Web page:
[IWAR] Singapore censorship

From: 7Pillars Partners (partnersat_private)
Date: Sun Mar 01 1998 - 09:39:20 PST

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    Singapore censors try to keep up with cutting edge
     SINGAPORE (Reuters) - Keeping up with proliferating multi-media
     technology is tough for anyone, including censors, but Singapore is
     trying its best.
     In recent weeks, the government has taken steps to help the censors
     keep pace with the fast-changing world of media technology,
     including widening its definition of ``publication'' and streamlining its
     various censorship bodies.
     Singapore's government has never made any bones about its view that
     censorship in such areas as pornography and certain political material
     is necessary to protect moral values and maintain internal security.
     On that basis it has long banned some foreign books, magazines and
     films, censored videos imported for personal use, and imposed
     restrictions on domestic publications.
     And Singapore's leadership has said it does not want to exempt the
     media of the IT (information technology) age.
     In the past few weeks, it has:
     -- Announced it was pulling various media censorship and licensing
     bodies into one unit to make life easier for importers and others,
     partly ``in response to the advances in technology.''
     -- Expanded provisions of its act regulating obscene films to include
     new technologies like CDs, digital video discs (DVDs), and electronic
     mail, and stiffened penalties.
     -- Made similar changes in its publication act, expanding the definition
     of ``publication'' to CD-ROMs, sound recordings, pictures and
     drawings generated by computer graphics.
     -- Put into law a ban on political parties making films or videos.
     While regulation should not be overdone, controls on information
     were needed in the IT age because ``just as cars can knock down
     people, ideas can also be dangerous,'' Teo Chee Hean, now
     education minister, said in 1995.
     ``Ideas can kill,'' he was quoted as saying. While it was critical for
     Singapore's progress to be open to IT, he said: ``As with many things
     in this world, a sense of balance is required, and some control is
     required to ensure that we can reap the benefits and shut out or
     minimise the dangers.''
     As Teo's remarks suggested, Singapore wants to be open to IT. With
     few natural resources and a well-paid labor force, Singapore looks to
     being a multi-media center on the cutting edge of technology as one
     way of staying prosperous.
     A multi-billion-dollar drive aims to hook every home into a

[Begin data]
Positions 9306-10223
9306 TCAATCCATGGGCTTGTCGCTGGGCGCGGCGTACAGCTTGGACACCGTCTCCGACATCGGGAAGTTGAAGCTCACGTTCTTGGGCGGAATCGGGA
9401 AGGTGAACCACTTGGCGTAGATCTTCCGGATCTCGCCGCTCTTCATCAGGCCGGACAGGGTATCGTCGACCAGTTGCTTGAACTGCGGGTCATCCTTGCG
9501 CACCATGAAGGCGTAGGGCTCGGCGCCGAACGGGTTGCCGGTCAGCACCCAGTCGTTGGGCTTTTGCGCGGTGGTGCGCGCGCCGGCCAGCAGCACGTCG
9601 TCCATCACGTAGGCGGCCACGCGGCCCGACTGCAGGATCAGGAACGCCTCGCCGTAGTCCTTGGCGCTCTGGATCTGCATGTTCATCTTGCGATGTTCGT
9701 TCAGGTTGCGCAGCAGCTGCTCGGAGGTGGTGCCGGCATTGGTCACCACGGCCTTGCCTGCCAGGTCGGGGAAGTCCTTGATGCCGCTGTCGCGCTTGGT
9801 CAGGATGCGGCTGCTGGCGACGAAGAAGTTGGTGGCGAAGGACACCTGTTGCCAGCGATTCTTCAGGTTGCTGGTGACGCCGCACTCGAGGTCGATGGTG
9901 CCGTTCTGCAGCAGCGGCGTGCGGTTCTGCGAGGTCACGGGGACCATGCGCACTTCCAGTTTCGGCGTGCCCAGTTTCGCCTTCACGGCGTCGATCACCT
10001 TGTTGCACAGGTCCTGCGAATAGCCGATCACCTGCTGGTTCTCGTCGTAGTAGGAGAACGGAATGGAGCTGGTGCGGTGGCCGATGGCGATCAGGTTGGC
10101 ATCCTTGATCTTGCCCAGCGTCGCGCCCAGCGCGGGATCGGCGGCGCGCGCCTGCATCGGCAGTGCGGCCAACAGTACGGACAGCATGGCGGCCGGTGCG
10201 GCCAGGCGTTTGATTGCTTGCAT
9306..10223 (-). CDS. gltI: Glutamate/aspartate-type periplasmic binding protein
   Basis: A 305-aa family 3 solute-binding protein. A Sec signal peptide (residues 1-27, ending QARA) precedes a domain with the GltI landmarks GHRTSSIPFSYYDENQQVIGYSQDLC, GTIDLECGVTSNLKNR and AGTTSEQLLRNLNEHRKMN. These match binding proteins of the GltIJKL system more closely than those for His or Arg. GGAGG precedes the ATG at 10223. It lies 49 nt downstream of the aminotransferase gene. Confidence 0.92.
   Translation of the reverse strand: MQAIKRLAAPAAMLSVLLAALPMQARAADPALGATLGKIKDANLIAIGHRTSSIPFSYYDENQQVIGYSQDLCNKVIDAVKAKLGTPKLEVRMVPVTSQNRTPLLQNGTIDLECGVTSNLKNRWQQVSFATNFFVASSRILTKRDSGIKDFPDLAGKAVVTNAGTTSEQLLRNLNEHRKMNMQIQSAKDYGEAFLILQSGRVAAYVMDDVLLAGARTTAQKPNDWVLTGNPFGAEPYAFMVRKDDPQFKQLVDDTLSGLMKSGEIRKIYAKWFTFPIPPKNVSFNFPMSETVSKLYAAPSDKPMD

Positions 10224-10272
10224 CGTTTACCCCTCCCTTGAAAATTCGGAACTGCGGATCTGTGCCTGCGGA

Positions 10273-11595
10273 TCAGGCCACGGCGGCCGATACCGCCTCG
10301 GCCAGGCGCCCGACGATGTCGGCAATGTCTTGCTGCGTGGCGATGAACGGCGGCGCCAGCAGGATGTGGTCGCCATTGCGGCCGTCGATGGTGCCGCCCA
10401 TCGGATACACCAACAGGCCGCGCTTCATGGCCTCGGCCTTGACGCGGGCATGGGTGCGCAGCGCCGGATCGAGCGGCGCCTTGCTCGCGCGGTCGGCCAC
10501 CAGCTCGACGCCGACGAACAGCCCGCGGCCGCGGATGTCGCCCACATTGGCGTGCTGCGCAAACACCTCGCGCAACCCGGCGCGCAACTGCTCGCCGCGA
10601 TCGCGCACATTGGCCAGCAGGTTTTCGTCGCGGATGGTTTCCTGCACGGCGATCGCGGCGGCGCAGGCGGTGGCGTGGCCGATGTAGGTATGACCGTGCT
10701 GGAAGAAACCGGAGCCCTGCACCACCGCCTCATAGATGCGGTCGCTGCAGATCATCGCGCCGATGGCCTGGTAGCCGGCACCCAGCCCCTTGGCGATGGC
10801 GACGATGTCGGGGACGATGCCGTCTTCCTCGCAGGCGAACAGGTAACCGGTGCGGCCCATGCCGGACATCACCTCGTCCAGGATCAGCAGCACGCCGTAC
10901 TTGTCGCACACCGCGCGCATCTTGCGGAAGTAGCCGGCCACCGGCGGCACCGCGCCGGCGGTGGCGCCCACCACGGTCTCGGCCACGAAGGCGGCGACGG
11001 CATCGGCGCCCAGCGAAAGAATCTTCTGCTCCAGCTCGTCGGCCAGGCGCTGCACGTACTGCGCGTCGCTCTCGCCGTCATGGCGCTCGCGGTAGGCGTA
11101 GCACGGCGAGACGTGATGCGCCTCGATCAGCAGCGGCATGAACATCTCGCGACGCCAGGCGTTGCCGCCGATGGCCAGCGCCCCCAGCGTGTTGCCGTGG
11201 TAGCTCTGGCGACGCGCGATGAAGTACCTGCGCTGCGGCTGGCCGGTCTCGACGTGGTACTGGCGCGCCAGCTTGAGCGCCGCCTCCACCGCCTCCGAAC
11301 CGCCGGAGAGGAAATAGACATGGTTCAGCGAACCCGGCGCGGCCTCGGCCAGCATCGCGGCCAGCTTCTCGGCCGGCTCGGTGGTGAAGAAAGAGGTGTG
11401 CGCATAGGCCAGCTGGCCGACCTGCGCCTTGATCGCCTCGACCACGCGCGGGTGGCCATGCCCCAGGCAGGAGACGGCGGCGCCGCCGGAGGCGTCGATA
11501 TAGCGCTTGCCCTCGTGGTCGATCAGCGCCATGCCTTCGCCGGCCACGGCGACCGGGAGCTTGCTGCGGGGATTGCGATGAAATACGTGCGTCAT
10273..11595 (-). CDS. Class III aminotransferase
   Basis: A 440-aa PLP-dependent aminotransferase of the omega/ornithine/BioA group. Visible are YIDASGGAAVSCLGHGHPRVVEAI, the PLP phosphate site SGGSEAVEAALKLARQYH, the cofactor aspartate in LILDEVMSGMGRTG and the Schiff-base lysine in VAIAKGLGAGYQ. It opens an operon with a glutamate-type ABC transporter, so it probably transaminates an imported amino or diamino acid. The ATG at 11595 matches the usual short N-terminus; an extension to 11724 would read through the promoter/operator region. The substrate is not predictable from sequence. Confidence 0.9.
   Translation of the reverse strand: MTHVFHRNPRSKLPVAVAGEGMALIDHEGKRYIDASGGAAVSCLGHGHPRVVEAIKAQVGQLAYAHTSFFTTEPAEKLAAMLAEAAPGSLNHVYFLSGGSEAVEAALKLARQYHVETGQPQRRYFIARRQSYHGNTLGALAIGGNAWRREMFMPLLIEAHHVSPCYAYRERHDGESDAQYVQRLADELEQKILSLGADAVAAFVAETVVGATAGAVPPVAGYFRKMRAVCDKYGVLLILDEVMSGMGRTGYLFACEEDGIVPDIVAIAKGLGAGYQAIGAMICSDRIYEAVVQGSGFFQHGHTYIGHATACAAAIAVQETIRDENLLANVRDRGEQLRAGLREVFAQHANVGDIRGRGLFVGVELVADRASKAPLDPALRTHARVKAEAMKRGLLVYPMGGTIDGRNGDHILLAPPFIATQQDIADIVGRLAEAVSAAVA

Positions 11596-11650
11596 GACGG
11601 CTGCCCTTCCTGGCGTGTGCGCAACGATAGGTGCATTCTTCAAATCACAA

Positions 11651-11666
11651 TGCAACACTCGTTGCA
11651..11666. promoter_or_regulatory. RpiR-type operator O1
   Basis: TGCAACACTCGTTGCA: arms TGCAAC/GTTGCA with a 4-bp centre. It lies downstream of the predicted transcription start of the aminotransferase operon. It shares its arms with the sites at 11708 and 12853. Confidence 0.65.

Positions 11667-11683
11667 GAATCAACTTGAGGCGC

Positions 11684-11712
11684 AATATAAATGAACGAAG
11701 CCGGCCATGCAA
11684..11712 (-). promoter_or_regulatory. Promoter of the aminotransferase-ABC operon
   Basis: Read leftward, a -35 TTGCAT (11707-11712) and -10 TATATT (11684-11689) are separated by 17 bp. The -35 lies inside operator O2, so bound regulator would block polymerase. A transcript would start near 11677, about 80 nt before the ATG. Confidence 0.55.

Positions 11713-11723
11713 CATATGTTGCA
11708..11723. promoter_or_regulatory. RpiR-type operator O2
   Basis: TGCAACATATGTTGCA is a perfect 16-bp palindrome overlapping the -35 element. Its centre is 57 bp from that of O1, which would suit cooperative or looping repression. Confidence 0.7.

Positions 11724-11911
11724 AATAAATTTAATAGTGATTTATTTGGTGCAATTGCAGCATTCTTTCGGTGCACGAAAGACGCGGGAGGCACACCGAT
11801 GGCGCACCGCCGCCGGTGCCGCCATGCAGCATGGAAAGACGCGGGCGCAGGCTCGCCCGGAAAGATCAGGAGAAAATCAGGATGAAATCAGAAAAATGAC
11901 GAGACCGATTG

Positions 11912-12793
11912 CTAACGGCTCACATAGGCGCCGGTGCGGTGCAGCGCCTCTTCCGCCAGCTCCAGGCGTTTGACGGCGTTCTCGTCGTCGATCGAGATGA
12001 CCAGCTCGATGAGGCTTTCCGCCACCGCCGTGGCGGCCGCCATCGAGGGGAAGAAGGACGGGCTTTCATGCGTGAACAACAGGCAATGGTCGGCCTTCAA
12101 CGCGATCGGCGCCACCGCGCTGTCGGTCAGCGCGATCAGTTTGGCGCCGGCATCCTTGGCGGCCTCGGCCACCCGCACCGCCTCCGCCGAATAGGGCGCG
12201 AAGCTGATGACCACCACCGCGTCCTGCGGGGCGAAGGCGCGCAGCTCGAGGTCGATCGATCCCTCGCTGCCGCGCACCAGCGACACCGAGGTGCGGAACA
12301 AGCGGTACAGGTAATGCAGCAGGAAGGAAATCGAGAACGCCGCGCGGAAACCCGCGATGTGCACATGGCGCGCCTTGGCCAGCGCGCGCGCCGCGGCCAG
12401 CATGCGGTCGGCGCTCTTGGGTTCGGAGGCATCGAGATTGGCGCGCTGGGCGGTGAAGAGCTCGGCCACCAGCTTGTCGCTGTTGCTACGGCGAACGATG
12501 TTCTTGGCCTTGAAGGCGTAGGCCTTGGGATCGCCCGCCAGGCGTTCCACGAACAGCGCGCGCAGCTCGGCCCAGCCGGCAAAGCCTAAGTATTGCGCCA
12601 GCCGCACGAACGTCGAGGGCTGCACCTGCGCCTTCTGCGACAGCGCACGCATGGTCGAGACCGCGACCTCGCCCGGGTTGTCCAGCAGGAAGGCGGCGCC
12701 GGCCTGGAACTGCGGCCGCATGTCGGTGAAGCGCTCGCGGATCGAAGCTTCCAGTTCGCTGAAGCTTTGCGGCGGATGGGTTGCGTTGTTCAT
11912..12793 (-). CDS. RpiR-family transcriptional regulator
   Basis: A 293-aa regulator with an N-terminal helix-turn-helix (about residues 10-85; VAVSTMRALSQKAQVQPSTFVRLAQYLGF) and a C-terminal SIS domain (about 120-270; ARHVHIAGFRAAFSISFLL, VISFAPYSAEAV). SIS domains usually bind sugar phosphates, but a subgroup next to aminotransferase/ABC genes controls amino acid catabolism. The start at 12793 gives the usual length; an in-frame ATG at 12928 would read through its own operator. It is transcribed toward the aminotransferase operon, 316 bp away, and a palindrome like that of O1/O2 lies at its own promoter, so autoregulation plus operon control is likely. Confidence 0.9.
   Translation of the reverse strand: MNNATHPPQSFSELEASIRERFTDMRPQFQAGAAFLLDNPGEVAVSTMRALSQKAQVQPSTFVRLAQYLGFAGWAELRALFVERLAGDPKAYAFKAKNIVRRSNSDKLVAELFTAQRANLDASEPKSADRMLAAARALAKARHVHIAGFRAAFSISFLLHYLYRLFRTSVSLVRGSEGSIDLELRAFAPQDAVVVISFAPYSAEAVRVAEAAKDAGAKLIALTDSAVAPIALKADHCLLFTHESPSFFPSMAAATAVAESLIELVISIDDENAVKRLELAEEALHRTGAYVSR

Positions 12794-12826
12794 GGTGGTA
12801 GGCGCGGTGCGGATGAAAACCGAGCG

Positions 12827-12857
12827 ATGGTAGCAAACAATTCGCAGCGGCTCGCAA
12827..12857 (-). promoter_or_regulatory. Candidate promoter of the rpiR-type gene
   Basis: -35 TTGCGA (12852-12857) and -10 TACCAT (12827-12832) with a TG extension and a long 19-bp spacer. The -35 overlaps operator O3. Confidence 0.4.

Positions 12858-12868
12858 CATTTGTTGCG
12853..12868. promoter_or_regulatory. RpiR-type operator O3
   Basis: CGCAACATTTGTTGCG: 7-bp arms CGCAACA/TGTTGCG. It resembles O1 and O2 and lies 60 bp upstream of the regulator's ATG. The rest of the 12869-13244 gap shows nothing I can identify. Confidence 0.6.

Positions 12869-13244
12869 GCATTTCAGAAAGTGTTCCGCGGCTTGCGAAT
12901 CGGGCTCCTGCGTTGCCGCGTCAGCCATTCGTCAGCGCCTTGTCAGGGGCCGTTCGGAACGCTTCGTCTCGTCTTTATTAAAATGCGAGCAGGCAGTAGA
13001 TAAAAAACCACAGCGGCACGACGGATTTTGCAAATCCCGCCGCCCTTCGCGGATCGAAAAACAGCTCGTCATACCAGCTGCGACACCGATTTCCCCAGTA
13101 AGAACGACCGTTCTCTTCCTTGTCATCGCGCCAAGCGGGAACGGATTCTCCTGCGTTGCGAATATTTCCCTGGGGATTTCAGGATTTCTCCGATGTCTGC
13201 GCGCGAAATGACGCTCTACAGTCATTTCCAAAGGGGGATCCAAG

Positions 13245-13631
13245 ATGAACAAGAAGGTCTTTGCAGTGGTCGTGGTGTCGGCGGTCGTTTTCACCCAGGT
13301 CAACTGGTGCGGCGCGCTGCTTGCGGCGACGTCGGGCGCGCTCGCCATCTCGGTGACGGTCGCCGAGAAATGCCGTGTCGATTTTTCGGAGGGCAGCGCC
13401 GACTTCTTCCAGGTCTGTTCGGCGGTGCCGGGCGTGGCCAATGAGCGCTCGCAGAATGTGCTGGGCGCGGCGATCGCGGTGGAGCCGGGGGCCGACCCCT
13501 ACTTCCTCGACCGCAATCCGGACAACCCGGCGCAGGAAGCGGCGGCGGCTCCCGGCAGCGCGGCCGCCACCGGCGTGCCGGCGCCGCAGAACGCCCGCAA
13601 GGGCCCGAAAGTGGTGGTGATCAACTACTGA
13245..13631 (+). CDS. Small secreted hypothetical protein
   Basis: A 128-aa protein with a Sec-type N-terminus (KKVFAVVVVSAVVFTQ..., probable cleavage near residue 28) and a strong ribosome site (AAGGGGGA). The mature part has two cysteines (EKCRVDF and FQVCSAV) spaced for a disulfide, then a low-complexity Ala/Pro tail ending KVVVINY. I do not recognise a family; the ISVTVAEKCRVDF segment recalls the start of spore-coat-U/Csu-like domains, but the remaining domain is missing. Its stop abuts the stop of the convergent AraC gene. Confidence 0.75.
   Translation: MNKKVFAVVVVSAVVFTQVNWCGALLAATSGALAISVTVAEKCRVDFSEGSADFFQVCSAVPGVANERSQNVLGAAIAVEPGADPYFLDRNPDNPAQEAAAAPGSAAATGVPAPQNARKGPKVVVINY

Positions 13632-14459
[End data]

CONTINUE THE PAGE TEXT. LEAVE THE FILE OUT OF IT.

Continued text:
state-of-the-art multi-media fibre optics web by the year 2000.
     In addition to its IT program, the government wants to encourage
     more independent thinking.
     Singaporean students perform at or near the top in international
     academic testing, but critics say in the work force Singaporeans often
     lack the entrepreneurial, innovative talents seen in places like the
     United States.
     Some say the efforts to be an innovative multi-media center while
     maintaining censorship and limits on political activity are a bit like
     trying to square the circle.
     Asked how the recent shift in rules meshes with the ``intelligent island''
     idea, veteran opposition leader Joshua Jeyaretnam said: ``It doesn't,
     does it? The answer is obvious.''
     ``I know they talk about wanting to think creatively. The only way
     one can think creatively is to ... have access to different philosophies,
     different ideas, and if you don't allow that how can you expect
     someone to think creatively?,'' Jeyaretnam told Reuters on Sunday.
     Discussing the bill to ban political films and videos, which the
     government said was necessary to keep debate from turning into an
     advertising contest, one appointed member of parliament said the law
     was trying to ``shield Singaporeans like children.''
     But government defenders say rhetoric on censorship's dangers often
     exaggerates the reality -- and pragmatism -- of practice.
     For example, although Singapore blocks access to certain Internet
     Websites, it is a tiny handful of what is available and Websurfers
     looking for prurience or politics still have much to choose from.
     Moreover, business user access is not blocked.
     Nor is the government seeking to snoop through electronic mail, said
     Information and the Arts Minister George Yeo on Friday, discussing
     the inclusion of e-mail in film act revisions.
     The move was to enable police to act when people complain of
     receiving obscene films via e-mail, and Singapore had ``no intention to
     intrude into private communications,'' he said.
     ``It is not our objective to increase the level of censorship in
     Singapore. Just maintaining the existing level of censorship is difficult
     enough,'' Yeo said.

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